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Free Market Frats: Why Greek Life Should Be Privatized

After the tragic death of Timothy Piazza at Beta Theta Pi (BTP) fraternity in February, Penn State has been waging an all-out war on Greek Life. The University has set restrictive new policies on Greek Life, including banning hard alcohol and kegs, requiring third party bartenders, banning first semester rushing for freshmen, policing frats during parties’ w/administrators, banning fraternity BTP and ending ‘daylongs’. These harsh restrictions show that Penn State is playing into the same leftist logic as those aboard the gun control train. The University administration know that banning frats will not lead to any real change in terms of sexual assault or alcohol consumption, and are only doing these things in order that they could make it appear to the public as though they care. After all, Penn State is still recovering from the Sandusky scandal. In the next five years, I would not be surprised if Greek Life either is eliminated or watered down to the point of obscurity. The one way that that Greek Life can stay alive is to privatize, thus making them immune from the Universities’ authoritarian fist.

The benefits to privatization are enormous for Greek Life. This would allow fraternities and sororities to ignore the ultimately useless restrictions that Penn State has placed upon them, as well as give Greek Life members the opportunity to develop their own, private IFC (intra-fraternity council) if they so choose. While the fraternities may lose preferential status within THON and similar on-campus events, there is nothing stopping them from hosting their own. Perhaps we could even see a new set of intramural sports in this new IFC system, such as a pistol shooting league, or a beer pong league. Heck, if the fraternities on campus really wish to get revenge on the University, they could theoretically open a small pistol range inside their fraternity and open it to the public. If I were the leader of one of those few remaining fraternities, I would privatize and do that in a heartbeat.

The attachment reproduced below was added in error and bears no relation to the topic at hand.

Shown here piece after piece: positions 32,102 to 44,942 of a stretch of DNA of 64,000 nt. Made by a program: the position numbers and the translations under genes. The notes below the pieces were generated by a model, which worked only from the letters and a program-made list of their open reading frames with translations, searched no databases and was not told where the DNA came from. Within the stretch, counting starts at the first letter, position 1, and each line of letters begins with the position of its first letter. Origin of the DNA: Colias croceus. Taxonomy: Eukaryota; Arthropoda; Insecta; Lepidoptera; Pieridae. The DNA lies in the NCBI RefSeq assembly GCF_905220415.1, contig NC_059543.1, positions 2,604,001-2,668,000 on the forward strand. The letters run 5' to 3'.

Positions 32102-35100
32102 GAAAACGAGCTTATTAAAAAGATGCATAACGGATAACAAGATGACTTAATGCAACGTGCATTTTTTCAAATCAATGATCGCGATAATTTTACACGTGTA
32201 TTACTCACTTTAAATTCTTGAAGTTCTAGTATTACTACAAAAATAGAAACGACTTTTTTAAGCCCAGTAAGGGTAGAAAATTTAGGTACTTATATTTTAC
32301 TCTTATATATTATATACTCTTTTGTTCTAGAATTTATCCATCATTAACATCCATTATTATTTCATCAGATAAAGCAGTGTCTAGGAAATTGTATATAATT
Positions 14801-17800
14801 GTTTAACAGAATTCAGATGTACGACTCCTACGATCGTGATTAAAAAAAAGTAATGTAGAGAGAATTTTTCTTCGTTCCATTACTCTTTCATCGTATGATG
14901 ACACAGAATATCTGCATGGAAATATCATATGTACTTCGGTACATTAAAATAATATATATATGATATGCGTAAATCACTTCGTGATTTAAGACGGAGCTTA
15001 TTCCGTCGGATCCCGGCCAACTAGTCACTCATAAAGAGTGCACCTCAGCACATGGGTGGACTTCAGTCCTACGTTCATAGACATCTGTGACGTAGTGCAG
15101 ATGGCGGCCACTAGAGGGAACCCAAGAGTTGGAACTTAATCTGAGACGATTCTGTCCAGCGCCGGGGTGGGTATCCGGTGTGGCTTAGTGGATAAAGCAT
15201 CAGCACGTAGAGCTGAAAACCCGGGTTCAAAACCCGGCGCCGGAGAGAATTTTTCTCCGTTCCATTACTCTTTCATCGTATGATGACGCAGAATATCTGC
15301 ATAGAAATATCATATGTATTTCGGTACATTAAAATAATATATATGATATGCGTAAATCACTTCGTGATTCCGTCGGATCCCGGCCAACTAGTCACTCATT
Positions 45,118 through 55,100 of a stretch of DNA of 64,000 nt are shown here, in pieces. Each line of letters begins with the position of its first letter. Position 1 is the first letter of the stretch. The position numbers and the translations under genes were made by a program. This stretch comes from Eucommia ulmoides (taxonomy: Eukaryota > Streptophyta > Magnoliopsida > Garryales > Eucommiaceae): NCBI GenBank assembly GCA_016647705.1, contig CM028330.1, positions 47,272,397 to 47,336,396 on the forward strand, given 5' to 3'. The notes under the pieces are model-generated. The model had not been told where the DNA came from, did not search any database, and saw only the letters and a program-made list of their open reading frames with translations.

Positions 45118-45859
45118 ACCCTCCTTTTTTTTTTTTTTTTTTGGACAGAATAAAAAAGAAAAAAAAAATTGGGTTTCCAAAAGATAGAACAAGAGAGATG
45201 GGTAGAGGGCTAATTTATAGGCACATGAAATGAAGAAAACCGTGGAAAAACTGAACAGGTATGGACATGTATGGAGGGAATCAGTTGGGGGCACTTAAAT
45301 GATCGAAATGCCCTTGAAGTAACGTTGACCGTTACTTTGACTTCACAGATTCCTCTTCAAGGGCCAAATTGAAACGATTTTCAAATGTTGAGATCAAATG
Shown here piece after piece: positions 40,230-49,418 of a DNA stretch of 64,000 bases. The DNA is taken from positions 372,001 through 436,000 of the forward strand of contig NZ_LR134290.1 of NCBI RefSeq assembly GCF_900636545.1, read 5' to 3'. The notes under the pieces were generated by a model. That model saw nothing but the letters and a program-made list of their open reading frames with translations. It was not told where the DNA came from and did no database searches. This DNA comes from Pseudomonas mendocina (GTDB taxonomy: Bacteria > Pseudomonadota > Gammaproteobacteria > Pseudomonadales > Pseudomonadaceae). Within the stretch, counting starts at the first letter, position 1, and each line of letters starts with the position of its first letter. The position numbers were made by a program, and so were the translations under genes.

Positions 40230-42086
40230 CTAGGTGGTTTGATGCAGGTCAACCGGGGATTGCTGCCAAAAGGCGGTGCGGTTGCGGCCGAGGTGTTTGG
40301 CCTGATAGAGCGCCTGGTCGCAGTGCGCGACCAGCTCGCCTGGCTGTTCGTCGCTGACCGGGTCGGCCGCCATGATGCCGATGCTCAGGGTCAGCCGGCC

More importantly, privatizing allows these members to be treated like real adults, not like the children Penn State views its students as. There will be more legal ramifications if a fraternity is caught serving alcohol to underage people, but from the looks of it the University will be cracking down on that anyway. Removing themselves from Penn State will also help the fraternities and sororities gain more recognition, independent of the University. This new found independence could help foster a more cohesive atmosphere within the fraternities and sororities. Since they would be independent these organizations would have some unique opportunities, such as allowing non-PSU students to join if they so choose.

Even if the Greek system at Penn State does die, the problems associated with them will live on. but with none of the advantages. If a student wants to consume alcohol and have sex, they will do so off campus, with even less administrative oversight than the fraternities already have. Privatized fraternities will get a bad reputation if they are known to have sexual assaults happen at them, and the free market (as well as law enforcement) will punish them. If the University continues to degrade Greek Life, there will be more, small house parties, and it will be harder to know which places are safe to go. All that stamping on fraternities and sororities accomplishes is to upset donors, prospective students, and current Greek Life members for this reason I recommend that the Penn State fraternities privatize and form independent of the University.

 

Drew P.

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